MANILA, Philippines – The Procurement Service of the Department of Budget and Management – previously the subject of congressional investigations due to anomalous pandemic contracts – was found by state auditors to have approved supply deals for personal protective equipment (PPE) that were not certified as safe by the Food and Drug Administration (FDA).
The seven contracts, from 2020 and 2021, had a combined worth of P1.387 billion, and were awarded by PS-DBM despite their failure to obtain the mandatory Certificate of Medical Device Notification (CMDN) that would have guaranteed the safety and quality of the products.
Classified as PPEs were N95 medical masks, surgical masks, head covers, gloves, shoe covers, and gowns worn by medical workers.
In its report released recently, the Commission on Audit (COA) cited FDA Circular No. 2020-031, which required manufacturers and importers to first obtain a license to operate and a CMDN “prior to commercial sale and distribution of such medical devices.”
‘Not authorized for sale or public use’
Therefore, the COA said, the PPE covered by the contracts approved by PS-DBM “were not authorized for sale or public use” because of the lack of safety certifications.
“Consequently,” the auditors said, “the PS cannot assure its client-agencies of the safety of the personal protective equipment especially to the medical staff users who are directly exposed to the COVID-19 virus during this pandemic.”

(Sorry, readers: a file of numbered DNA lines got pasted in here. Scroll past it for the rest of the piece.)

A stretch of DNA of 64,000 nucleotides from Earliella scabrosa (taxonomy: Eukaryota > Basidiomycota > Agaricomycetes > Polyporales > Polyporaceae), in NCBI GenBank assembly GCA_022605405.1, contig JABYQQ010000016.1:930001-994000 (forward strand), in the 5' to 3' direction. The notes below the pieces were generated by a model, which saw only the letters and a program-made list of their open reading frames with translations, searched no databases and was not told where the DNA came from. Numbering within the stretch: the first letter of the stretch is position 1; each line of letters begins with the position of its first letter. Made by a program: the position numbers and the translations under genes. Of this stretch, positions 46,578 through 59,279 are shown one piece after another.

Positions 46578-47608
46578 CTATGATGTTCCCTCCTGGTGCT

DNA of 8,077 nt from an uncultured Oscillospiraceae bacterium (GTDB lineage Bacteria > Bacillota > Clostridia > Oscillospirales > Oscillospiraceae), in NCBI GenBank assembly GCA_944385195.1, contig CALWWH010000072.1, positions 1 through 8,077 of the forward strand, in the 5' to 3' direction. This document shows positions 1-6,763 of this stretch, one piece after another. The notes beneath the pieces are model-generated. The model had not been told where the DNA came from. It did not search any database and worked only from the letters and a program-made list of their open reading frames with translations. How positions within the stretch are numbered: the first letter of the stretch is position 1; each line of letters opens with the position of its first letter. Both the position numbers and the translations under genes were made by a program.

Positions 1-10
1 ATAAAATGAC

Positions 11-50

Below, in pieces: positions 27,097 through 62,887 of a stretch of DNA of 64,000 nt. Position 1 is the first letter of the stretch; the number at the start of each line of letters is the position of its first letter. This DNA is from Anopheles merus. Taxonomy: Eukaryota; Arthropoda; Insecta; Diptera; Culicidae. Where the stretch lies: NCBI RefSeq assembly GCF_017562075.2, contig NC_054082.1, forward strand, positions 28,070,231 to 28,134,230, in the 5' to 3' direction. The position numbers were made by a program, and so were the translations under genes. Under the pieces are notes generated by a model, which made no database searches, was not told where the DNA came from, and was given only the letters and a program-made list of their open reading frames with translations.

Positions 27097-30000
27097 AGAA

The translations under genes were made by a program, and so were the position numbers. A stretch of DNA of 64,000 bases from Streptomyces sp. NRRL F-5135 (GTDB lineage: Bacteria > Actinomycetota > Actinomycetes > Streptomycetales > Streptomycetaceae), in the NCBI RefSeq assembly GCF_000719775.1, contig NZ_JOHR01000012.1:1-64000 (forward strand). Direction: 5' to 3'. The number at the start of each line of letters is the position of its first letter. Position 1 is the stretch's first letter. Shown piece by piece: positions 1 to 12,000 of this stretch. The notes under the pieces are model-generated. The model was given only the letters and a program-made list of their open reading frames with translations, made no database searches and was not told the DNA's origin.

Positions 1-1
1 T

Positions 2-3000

Created during the time of the senior Ferdinand Marcos, PS-DBM procures common-use items for other government agencies. It functions as a grocery so the agencies could buy these from PS-DBM at a low price without having to look for suppliers themselves.
The PS-DBM therefore prepares the technical specifications for items to be purchased. In the case of the PPE contracts, the agency either failed to specify the requirement for safety certifications or awarded the contracts despite the absence of the CMDN.
PS-DBM cites emergency situation
All but one of the seven contracts had been fully paid by the PS-DBM, the auditors found:
- P450 million for full-range PPE
- P225 million – full-range PPE
- P505.708 million – full-range PPE (undelivered, unpaid)
- P58.834 million – surgical masks
- P59.845 million – surgical masks
- P57.419 million – surgical masks
- P29.72 million – surgical masks
In its comment on the audit findings, PS-DBM said all contracts involved emergency procurement, given the nature of the pandemic. Either the procurement rules no longer applied or were hard to implement due to the “shifting quarantine classifications, community lockdowns, and shifting work arrangements,” the agency said.
PS-DBM added: “Likewise, it is also important to consider that there was a need to immediately procure the medical supplies and equipment. The PS, in order to address such a need, acted with haste in procuring said items.” – Rappler.com